The City of Brampton has created a bylaw which could fine people who do not maintain the required 2 meter physical distance on city property. Fines can range from a few hundred dollars to $100,000. A similar bylaw is currently being considered by Toronto City Council.

Quebec

Quebecers are required to self-isolate for 14 days after travelling abroad or being diagnosed with coronavirus. Police in Quebec will arrest individuals who do not comply with self-isolation orders.

Residents of Montreal who do not keep a 2-metre distance from others may face fines of up to $1,000. Fines for COVID-19 carriers not complying with self-isolation orders could be fined $1,000 to $6,000, or face jail time.

On Saturday Quebec Police installed checkpoints on highways leading to eight regions: Bas–Saint-Laurent, Abitibi–Témiscamingue, Côte-Nord, Nord-du-Québec, Saguenay—Lac-Saint-Jean, Gaspésie—Îles-de-la-Madeleine, Nunavik and Terres-Cries-de-la-Baie-James. Police will only be allowing those travelling for essential services and emergencies to keep on the road. Similar checkpoints have also been established on the roads connecting Gatineau with Ottawa.

New Brunswick

Under public health orders in New Brunswick, gatherings of more than 10 people are banned and anyone who has travelled abroad is required to self-isolate upon arrival. Failure to follow public health orders can result in a fine of up to $10,000. On Tuesday Premier Blaine Higgs warned that jail time or confinement may be used to punish those who ignore emergency orders in the future.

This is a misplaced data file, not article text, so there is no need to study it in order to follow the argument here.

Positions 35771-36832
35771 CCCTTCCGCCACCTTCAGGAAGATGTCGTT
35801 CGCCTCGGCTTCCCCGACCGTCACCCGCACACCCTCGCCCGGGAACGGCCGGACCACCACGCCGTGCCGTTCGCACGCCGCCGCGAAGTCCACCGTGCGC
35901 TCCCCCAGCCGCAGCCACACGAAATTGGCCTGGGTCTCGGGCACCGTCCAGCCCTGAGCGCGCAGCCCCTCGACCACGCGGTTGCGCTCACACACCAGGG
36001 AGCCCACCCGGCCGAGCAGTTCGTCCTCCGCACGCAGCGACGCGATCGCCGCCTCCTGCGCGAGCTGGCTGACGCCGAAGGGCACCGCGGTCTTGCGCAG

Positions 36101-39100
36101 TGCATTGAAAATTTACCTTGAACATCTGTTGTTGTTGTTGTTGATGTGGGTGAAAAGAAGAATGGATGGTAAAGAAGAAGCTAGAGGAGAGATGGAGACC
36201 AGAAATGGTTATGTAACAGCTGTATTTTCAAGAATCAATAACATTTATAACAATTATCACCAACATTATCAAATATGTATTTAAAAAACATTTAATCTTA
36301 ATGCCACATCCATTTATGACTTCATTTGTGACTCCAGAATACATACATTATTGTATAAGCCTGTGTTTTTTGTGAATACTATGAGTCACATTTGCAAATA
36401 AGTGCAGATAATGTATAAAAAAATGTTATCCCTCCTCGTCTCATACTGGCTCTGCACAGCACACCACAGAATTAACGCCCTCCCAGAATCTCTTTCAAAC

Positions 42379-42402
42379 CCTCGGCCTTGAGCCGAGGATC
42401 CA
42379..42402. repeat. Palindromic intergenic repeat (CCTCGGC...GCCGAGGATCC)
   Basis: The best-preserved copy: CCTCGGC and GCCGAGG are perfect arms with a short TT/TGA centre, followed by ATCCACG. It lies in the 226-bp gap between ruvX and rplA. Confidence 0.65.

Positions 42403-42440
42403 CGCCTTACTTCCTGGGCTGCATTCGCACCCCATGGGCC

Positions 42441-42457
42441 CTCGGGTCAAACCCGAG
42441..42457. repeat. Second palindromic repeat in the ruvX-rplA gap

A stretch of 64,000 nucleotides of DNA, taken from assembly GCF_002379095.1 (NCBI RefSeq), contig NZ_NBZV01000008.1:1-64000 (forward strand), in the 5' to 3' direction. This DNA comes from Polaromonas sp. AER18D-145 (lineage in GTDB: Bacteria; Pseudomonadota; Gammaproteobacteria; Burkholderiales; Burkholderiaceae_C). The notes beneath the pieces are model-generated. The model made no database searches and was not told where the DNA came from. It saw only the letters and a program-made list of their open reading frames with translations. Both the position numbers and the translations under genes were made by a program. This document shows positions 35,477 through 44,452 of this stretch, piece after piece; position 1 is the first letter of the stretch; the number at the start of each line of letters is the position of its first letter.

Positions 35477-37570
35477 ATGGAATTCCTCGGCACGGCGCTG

Nova Scotia

Last week Nova Scotia gave police officers the power to enforce the province’s Health Protection Act. The Act bans gatherings of more than five people and enforces a mandatory 14 day self-isolation period for all people who have travelled abroad. Punishments for not following public health orders include fines of up to $1,000 for individuals and $7,500 for business owners. Multiple fines can also be issued if disobedience continues.

All provincial parks and beaches are closed until further notice. Individuals caught trespassing can receive fines ranging from $500 to $10,000.

Prince Edward Island

Islanders who have travelled abroad are required to self-isolate for 14 days upon arrival. Violating self-isolation orders will result in a $1,000 fine for the first offence, $2,000 fine for the second offence, and $10,000 fines for any subsequent offences.

Newfoundland & Labrador

In Newfoundland & Labrador new public health orders in the province include a ban on public gatherings larger than 50 people and a mandatory 14 day self-isolation period for all travellers. Failure to follow the new orders can result in a $2,500 fine and up to six months in jail.

Corporations that violate the new orders may face fines of up to $50,000.

Northwest Territories

Only residents are allowed to travel to the Northwest Territories until further notice. Upon arrival, residents are required to self-isolate for 14 days. Failure to comply with the order could result in a fine of up to $10,000 and six months in jail.

Yukon

The Yukon has not introduced any punishments for not complying with public health orders, though the territorial government has said that a 14 day self-isolation period is required for anyone who arrives in the Yukon. 

Nunavut

Starting on March 24, Nunavut will only allow residents and critical workers to enter the territory. Anyone boarding a plane to Nunavut must first show proof of residency.

Before flying to Nunavut all residents must first complete a 14-day isolation period in either Ottawa, Winnipeg, Edmonton or Yellowknife. A completion letter will also be required before boarding a plane to Nunavut.

On Wednesday Nunavut introduced punishments for individuals who are under investigation for COVID-19. Not following the mandatory 14 day self-isolation period can result in a fine of $50,000 or six month in jail.